Beyond the power of her office and long experience, Ms. Feinstein’s accusations carry an additional weight and credibility because she has been a reliable supporter of the intelligence agencies and their expanded powers since the attacks of Sept. 11, 2001 (sometimes too reliable).

On Tuesday, the C.I.A. director, John Brennan, denied hacking into the committee’s computers. But Ms. Feinstein said that in January, Mr. Brennan acknowledged that the agency had conducted a “search” of the computers. She said the C.I.A.’s inspector general had referred the matter to the Justice Department for possible criminal prosecution. “Besides the constitutional implications,” of separation of powers, she said, “the C.I.A.’s search may also have violated the Fourth Amendment, the Computer Fraud and Abuse Act, as well as Executive Order 12333, which prohibits the C.I.A. from conducting domestic searches or surveillance.”

Ms. Feinstein’s speech detailed the lengths to which the C.I.A. had gone to hinder the committee’s investigation, which it began in 2009 after senators learned the agency had destroyed videotapes of the interrogations under President George W. Bush. Under President Obama, prosecutors exonerated the officials who ordered those tapes destroyed.

Ms. Feinstein said that when Senate staff members reviewed thousands of documents describing those interrogations in 2009, they found that the C.I.A.’s leadership seriously misled the committee when it described the interrogations program to the panel in 2006, “only hours before President Bush disclosed the program to the public.”

N Y Times article on the coverup

In the vestibule of Room 211 of the Hart Senate Office Building, just to the north of the Capitol, a cop guards an inner door that requires a numerical code to open it. The room, where the staff of the Senate Select Committee on Intelligence sits, is called a “skiff,” for “sensitive compartmented information facility.” Last week, Senator Dianne Feinstein, the committee’s chair, described secret documents that are now apparently stored in the office. She did so publicly, during a remarkable jeremiad on the Senate floor, which was part “Homeland” treatment, part grand-jury instruction. She recounted several years of maneuvering between the committee staff and the C.I.A., before announcing “grave concerns” that agency officers had broken the law and violated the Constitution during a struggle over the documents.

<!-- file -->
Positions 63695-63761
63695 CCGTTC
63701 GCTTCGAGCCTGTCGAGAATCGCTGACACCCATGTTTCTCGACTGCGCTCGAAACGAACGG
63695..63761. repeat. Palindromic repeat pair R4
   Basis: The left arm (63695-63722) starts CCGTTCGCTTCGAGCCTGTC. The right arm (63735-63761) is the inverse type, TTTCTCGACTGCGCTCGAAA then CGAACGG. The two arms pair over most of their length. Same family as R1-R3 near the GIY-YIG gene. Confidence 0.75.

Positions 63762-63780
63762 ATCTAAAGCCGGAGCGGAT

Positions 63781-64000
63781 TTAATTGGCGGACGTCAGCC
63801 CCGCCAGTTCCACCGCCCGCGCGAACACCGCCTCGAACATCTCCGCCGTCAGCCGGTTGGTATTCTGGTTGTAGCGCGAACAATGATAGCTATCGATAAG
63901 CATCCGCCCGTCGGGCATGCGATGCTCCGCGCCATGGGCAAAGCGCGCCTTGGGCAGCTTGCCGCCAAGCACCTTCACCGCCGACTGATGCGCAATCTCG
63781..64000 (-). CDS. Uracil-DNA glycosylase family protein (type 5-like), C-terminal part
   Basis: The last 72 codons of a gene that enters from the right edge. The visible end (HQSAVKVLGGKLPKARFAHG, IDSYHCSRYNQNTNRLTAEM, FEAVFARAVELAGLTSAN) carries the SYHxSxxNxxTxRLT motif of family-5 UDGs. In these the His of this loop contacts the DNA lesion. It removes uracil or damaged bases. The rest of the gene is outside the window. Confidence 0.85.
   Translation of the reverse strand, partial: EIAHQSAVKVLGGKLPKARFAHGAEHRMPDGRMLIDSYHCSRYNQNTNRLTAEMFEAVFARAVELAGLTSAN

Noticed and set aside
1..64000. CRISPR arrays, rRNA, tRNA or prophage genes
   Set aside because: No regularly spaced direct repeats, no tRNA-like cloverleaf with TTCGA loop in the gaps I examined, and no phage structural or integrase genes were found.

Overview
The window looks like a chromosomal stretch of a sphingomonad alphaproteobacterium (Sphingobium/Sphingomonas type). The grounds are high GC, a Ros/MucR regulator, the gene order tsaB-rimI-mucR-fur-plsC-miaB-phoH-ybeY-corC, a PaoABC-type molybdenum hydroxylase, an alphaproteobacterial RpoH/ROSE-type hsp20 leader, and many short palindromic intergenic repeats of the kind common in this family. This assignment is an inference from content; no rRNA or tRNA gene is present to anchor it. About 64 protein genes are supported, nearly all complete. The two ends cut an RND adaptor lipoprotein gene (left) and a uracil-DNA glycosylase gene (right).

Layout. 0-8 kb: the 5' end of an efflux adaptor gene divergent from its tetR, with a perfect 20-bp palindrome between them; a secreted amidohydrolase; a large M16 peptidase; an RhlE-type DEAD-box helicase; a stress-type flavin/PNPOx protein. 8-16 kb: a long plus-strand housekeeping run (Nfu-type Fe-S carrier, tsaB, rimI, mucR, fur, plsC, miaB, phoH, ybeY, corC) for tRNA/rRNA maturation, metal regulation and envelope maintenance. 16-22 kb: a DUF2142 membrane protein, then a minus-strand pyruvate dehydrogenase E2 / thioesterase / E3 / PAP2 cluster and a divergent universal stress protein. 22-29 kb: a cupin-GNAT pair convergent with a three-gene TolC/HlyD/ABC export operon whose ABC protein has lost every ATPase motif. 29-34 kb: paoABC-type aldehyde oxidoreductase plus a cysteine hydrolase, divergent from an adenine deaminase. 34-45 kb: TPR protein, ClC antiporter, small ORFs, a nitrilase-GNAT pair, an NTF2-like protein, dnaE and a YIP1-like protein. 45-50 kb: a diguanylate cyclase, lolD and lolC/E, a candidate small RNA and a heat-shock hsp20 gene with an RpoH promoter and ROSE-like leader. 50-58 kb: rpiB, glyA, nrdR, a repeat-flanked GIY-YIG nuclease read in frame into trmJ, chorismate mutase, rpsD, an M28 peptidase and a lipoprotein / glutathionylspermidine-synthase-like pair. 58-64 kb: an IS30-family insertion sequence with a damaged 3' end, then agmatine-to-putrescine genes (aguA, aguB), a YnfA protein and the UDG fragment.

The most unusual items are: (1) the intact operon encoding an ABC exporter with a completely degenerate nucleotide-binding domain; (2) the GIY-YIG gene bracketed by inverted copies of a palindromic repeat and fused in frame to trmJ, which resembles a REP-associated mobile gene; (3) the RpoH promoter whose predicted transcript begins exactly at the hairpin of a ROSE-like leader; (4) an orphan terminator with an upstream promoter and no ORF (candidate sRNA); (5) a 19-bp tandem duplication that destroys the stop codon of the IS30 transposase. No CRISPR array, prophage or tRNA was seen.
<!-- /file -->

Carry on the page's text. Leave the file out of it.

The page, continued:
Feinstein called them the Panetta Review, in reference to the former C.I.A. director Leon Panetta, who left the agency in 2011. The documents were prepared by C.I.A. officers, and although their contents are secret, their subject matter is clear and vitally important: the true history of the brutal interrogation of about a hundred Al Qaeda leaders and suspects at offshore C.I.A. “black sites” between roughly 2002 and 2006, on orders of the Bush Administration. The interrogations included the use of “enhanced interrogation techniques,” such as waterboarding, which constituted torture in the judgment of the Red Cross and many other authorities. Feinstein suggested that the Panetta Review may illuminate still disputed issues; namely, whether the program produced significant intelligence, whether the C.I.A. lied to Congress about it, and how cruel and degrading the black sites really were.

Barack Obama ended the program on his second day in office, in 2009, denouncing it as torture. Yet he also signalled that he would not hold the C.I.A. or its career officers accountable for the past. Moreover, he decided to advance the C.I.A.’s role in counterterrorism, which complicated the options for examining the interrogation program. The C.I.A.’s Counterterrorism Center ran the sites. It also managed the agency’s drone program and the hunt for Osama bin Laden. Obama called its officers into action, ordering drone strikes in Pakistan and encouraging the agency to finally find bin Laden, which it did, in 2011. For the President to have investigated some of the same personnel for past complicity in torture would have been awkward.

Feinstein has endorsed Obama’s muscular counterterrorism policy, at some cost to her reputation among civil libertarians. Lately, she has also been criticized for defending the legality of the National Security Agency surveillance exposed by Edward Snowden. Her critics may detect a reputation-reviving opportunism in her recent dudgeon toward the C.I.A. But it was under Feinstein, after 2009, that the Select Committee took on an ambitious investigation into the defunct black sites. Senate investigators worked in a skiff near C.I.A. headquarters, in Virginia. Under a protocol that Feinstein described last week, the agency provided a segregated computer network and loaded in some six million pages of classified documents. Several times, by Feinstein’s account, C.I.A. officers secretly withdrew documents from the Senate staff’s collection. When they were caught, she said, they claimed, falsely, that the White House had ordered their action. The agency later apologized.